Second, there were some who adopted a mindset of ‘if you can’t beat them, join them’ and these became the ‘Muslim modernists’. What followed from this approach was, from the political and economic point of view, an acceptance of Western techniques, an imitation of Western ideology, and a rapid industrialization of certain areas. On the plane of religion, it had a slightly different effect. It would be said that the Shariah was clearly for another time, and that due to starkly altered conditions, it no longer applied, or did not apply in the same way, and was discarded, and given what we have said about Islamic unity being based on orthopraxy, it should be clear what kind of dissolving effect this would have. What makes matters worse is that the concession made here has been in many cases self-defeating. It was assumed that modernization and an acceptance, to varying degrees, of liberal ideology, would bring true independence to the Middle East. What actually tends to happen is that the West intervenes in the name of ‘liberty’, but this liberation tends to mean the destruction of Arab political features and their replacement by a new, strictly economic form of enslavement, where only those who bow to Western interests are truly ‘free’ and everyone else is no better, and often fairs far worse, than before the ‘liberation’. This creates resentment and disappointment in those Muslims who argued for modernization and whose hoped they see dashed in front of them, and thus are sown the seeds of hatred that may germinate in future extremisms.

Third, there were those who, feeling abandoned by God, asked why, and, in answer, concluded that Islam had lost its way, had not remained true to its roots, and required reform and revival. This response gave birth to various groups and various ‘reformist’ interpretations, some of the aggressively hostile to the West, some of them hostile to traditional Islam itself, turning its critical gaze on Shiites, Sunnis, and Sufis all at once. Salafism is an example of this last type of response, which, closely allied to Wahhabism and having its origins also in Egypt, sought to return to ‘pure Islam’, after the fashion of the first generations of Muslims, the salaf, or the ‘pious predecessors’ hence the name of this movement. Others who, in their own way, formulated responses along this vein, took an eschatological tone, and this created a new wave of Mahdiism and even some who proclaimed themselves to be the Mahdi. Almost all of the groups that today we call ‘fundamentalist’ or ‘extremist’ have their origins in this period and in this third way of dealing with the problem of Western encroachment.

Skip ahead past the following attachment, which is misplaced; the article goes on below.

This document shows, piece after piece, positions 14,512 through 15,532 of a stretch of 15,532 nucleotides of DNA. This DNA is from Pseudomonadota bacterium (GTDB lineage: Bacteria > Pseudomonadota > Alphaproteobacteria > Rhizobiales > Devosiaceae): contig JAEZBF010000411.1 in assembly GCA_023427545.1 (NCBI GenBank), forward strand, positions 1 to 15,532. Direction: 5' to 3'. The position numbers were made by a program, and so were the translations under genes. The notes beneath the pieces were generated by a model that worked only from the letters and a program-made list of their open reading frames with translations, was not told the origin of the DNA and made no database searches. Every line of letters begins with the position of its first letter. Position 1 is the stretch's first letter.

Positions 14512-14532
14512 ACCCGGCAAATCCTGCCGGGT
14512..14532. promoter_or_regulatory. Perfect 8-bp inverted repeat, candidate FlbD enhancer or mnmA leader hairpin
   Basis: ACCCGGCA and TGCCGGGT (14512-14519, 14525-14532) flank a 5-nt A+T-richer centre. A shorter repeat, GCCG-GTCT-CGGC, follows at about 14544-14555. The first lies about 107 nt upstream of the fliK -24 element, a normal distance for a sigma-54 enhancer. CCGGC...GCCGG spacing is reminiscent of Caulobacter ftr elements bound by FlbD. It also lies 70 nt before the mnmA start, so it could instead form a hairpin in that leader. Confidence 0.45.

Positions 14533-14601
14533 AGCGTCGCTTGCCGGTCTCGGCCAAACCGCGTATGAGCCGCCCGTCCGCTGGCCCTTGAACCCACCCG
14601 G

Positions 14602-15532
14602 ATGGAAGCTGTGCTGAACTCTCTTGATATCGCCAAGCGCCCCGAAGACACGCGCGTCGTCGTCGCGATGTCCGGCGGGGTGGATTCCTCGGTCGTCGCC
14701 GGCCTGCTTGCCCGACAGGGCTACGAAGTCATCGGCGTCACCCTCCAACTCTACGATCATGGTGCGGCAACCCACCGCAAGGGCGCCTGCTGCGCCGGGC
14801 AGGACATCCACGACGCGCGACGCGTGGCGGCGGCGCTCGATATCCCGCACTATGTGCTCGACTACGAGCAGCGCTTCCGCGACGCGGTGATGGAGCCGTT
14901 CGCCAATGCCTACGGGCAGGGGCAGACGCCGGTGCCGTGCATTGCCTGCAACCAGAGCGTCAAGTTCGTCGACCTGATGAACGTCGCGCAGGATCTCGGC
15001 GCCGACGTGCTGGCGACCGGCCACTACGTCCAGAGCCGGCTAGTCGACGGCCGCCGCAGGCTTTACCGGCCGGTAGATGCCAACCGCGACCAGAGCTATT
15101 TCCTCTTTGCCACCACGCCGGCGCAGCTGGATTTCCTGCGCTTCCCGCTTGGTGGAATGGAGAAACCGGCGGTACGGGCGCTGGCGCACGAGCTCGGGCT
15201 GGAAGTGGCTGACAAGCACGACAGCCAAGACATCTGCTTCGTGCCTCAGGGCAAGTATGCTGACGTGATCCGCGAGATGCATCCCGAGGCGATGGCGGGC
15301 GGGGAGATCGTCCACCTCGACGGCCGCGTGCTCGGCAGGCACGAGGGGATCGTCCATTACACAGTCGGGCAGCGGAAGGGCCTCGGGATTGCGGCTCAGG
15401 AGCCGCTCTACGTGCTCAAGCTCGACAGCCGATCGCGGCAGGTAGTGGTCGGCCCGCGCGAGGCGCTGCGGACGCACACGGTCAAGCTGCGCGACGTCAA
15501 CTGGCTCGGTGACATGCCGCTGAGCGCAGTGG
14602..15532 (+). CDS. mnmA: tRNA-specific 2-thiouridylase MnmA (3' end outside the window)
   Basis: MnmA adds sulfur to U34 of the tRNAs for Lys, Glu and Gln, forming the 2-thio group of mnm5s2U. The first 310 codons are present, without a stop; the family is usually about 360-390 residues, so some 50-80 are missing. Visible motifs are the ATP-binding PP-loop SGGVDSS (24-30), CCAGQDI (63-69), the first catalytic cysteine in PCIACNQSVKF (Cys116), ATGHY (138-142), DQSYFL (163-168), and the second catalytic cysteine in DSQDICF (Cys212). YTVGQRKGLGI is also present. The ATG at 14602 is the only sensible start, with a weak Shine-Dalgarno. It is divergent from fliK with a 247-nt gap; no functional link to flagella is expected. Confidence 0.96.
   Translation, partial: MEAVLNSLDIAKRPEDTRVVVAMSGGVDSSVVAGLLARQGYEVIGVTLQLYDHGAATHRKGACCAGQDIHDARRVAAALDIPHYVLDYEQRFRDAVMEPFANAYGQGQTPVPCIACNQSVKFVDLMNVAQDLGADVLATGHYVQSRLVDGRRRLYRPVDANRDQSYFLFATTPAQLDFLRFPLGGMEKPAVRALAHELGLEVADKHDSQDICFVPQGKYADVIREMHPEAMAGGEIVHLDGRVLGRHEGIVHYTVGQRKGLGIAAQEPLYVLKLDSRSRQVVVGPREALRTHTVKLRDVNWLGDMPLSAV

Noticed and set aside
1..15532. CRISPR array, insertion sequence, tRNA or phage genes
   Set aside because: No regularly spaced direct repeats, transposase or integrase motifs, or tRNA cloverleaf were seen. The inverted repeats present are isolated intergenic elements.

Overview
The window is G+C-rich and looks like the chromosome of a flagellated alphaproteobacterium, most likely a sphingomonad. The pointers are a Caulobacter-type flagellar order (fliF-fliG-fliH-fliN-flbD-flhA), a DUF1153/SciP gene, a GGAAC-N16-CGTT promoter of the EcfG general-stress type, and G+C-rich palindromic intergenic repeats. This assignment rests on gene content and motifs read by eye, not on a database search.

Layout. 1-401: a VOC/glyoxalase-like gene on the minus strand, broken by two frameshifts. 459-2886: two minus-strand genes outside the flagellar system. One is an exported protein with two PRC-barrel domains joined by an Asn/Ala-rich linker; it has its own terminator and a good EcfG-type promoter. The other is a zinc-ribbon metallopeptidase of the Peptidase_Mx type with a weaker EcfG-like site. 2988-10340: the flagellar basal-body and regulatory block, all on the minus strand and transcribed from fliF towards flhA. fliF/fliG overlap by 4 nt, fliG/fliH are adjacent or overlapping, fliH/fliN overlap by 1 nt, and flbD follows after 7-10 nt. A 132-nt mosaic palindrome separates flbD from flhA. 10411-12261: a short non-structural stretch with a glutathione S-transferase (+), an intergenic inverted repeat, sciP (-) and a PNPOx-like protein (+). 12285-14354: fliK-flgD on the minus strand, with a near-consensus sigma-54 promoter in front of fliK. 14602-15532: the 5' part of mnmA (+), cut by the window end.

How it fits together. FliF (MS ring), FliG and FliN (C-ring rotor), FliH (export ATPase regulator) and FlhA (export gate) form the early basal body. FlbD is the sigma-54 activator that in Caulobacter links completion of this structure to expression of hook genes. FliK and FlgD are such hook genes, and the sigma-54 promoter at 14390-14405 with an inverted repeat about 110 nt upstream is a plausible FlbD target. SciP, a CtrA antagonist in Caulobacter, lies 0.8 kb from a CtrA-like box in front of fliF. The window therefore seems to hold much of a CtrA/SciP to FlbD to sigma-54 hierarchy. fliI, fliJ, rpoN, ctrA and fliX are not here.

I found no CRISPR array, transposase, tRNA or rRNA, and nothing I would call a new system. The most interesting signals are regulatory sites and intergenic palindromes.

What we need to emphasize most, at this point, is that of these three responses, the two ‘extremes’ of modernism and fundamentalism fall outside the norm of traditional Islam and that both constitute a kind of ‘extremism’. Moreover, the actual numbers of Muslims involved in these minority movements are, doctrinally speaking, negligible, even if the actions and beliefs of these small groups have had significant and even disastrous consequences locally and across the globe.

Lastly, we reiterate that these extremisms have their origins in Western imperialism and constitute a kind of ‘backlash’ against the exercise of American and European intrusion, whether that be actual military intervention or aggressive, materialistic evangelization. These claims are not revisionist, they are historically demonstrable, but demonstration can do nothing to curb the impulses of the West, which is no driven, no less than historical Islam, by a reassurance that their actions are divinely sanctioned, even if they rarely admit such motivations.

[1] Koran 3:159.